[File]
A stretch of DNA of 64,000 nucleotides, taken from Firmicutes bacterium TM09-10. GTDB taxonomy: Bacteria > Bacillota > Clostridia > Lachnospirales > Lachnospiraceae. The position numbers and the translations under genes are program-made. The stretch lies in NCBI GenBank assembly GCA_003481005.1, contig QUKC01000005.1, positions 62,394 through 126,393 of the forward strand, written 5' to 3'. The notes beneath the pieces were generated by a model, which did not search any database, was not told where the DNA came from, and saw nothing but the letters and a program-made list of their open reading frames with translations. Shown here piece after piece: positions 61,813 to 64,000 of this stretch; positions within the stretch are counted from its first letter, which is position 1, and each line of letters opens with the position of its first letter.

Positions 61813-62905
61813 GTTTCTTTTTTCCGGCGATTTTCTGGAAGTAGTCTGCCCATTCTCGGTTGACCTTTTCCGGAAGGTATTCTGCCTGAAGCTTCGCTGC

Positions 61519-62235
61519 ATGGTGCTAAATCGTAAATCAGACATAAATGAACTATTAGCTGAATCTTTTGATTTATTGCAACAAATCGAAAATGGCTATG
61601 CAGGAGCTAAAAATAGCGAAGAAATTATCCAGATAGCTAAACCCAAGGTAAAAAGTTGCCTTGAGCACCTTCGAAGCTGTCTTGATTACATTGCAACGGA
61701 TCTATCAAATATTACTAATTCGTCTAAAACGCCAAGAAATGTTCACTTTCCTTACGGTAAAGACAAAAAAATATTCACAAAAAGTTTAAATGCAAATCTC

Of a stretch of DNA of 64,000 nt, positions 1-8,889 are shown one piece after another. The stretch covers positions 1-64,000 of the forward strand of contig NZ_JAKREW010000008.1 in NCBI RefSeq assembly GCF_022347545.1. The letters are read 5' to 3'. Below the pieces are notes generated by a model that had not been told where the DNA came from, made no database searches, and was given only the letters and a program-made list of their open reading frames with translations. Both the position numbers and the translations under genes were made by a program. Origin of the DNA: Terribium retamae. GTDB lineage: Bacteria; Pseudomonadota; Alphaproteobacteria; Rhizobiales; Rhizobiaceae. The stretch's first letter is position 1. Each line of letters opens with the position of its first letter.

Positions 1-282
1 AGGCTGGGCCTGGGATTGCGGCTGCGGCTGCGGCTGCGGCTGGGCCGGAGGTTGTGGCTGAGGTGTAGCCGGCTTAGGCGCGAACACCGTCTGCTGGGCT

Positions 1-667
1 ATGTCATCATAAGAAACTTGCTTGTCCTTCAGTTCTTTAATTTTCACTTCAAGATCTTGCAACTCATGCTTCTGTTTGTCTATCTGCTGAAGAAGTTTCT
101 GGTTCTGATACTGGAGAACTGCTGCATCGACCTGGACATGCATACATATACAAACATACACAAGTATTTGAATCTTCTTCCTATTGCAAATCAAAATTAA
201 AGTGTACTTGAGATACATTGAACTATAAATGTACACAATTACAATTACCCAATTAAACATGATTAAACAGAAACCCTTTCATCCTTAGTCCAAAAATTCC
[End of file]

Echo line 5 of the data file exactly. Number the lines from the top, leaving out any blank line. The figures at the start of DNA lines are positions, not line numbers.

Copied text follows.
61519 ATGGTGCTAAATCGTAAATCAGACATAAATGAACTATTAGCTGAATCTTTTGATTTATTGCAACAAATCGAAAATGGCTATG